You might have missed it last week, but President Bush's budget was unveiled. It was a mere $1.45 trillion. It didn't bother me, but when I told my friend, Gordon Manning, he expressed surprise. "Bush told us during the election campaign that it would be only $1.35 trillion."

"Presidents always fudge on budgets. They can never distinguish between a billion and a trillion."

Manning asked, "How do they come up with the figure in the first place?"

"They have trained chimpanzees who work with slide rules. At the beginning of the fiscal year each chimp in the OMB is allowed a trillion dollars to shape into anything he wants. Once you crunch numbers, it's every budget director for himself."

Manning was fascinated with the process. "Has anyone ever seen a trillion dollars?"

"Not too many. We've seen military weapons that cost a trillion dollars, and HUD obligations and S&L debts. But not even the president's dog has seen a trillion dollars piled up in front of the White House."

"How does the president know the $1.45 trillion is all there?"

"One of Dan Quayle's jobs is to count it and make sure that it checks out."

"The president is lucky to have a vice president who can count."

"That's why Bush took Quayle on as VP. Dan can do wonders with a golf score."

Manning said, "The president is asking for $1.45 trillion. Where is he going to get the money from?"

"Mostly from the boom times that should be with us at any moment," I told him.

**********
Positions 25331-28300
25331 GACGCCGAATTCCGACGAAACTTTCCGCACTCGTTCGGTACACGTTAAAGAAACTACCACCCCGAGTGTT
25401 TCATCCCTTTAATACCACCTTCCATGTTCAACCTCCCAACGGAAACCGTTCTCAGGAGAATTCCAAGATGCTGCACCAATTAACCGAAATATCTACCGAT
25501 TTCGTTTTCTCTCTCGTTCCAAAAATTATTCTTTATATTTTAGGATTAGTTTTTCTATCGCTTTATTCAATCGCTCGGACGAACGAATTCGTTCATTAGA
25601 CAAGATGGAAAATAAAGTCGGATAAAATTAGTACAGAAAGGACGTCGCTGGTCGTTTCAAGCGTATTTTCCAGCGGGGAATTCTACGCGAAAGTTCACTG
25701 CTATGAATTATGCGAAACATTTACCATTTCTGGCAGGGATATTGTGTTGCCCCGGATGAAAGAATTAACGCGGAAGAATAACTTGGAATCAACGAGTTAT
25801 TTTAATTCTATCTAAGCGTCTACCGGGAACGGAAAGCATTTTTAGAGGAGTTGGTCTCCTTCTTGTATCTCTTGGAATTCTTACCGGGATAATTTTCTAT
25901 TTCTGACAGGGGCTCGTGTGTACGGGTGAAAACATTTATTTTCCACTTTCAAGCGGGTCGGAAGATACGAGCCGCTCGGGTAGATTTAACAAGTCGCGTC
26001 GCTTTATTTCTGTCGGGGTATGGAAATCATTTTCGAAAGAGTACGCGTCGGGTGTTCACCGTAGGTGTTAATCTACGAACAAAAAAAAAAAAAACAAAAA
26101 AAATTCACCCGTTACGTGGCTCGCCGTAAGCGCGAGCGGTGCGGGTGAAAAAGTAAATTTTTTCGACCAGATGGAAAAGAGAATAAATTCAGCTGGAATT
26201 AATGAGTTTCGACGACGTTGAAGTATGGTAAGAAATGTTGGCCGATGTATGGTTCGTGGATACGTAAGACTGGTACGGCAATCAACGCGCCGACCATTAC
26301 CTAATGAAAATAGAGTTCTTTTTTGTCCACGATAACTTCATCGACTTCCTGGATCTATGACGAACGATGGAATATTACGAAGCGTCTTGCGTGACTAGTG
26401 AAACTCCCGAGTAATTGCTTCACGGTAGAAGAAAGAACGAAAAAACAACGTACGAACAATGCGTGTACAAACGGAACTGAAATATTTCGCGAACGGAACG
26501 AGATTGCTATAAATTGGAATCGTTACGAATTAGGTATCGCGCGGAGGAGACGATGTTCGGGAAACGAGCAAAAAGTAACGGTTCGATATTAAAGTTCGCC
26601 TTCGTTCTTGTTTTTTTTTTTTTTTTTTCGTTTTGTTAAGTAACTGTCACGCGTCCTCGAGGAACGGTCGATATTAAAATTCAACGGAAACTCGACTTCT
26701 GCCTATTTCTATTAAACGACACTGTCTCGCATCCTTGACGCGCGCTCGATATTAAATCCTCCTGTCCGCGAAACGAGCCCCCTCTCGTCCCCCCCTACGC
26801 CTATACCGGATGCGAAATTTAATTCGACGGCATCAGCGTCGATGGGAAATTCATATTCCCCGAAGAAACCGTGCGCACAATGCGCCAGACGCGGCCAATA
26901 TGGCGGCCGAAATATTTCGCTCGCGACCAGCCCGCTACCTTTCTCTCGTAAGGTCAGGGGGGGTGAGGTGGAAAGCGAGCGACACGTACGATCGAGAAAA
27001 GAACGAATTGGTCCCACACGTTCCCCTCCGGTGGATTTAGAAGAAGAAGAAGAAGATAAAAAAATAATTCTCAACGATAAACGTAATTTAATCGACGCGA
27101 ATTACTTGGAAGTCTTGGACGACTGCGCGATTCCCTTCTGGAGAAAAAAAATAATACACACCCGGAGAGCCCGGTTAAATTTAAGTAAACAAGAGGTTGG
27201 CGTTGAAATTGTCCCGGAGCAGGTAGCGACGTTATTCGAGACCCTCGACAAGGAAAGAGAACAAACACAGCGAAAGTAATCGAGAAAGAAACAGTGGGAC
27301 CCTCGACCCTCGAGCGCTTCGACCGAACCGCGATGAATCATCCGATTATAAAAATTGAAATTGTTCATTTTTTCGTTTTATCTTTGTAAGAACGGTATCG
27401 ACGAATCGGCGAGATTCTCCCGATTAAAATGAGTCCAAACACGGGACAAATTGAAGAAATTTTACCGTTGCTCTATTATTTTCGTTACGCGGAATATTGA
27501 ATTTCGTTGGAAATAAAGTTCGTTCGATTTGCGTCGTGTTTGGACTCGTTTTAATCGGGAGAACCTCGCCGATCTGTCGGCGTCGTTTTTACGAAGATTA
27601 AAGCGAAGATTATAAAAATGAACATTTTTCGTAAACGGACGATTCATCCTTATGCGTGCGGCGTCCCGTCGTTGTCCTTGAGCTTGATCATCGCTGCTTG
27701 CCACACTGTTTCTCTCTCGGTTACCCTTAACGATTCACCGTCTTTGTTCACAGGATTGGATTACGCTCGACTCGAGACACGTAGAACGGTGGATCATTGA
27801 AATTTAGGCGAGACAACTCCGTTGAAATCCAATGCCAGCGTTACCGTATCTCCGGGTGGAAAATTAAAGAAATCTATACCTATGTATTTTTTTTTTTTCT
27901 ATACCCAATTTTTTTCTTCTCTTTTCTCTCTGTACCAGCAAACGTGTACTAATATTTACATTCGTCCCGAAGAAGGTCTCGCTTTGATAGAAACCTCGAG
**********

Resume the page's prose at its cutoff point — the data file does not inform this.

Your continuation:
"What boom times?"

"The ones that are just around the corner when the white clouds drive the dark clouds away. Some budget money will come from income tax, some from excise taxes, and a lot from borrowing. When it comes to borrowing money, the U.S. is Number 1."

Manning said, "What amount of new taxes is needed for the $1.45 trillion to make sense?"

I got mad. "Wash out your mouth with soap and water. You don't ask for new taxes when you have a budget of a little more than a trillion dollars. Anyone who talks taxes in the Bush administration is nothing but a Scud missile. As Bush has stated many times, 'My country right or wrong -- but my country with no taxes.' "

"I would like to do something with the budget," Manning said.

"Such as?"

"I'd like to cut it, so that it would be easier for the White House to count it."

"It really doesn't matter. Unfortunately, no one cares what the president's budget is anymore. Once you break the trillion-dollar barrier it all becomes rather boring."

"If we agree to the president's budget, will our children have to pay for it?"

"No, their children will. But you don't have to worry about being stuck with the bill."

"Why not?"

"You have already paid for the thousand points of light."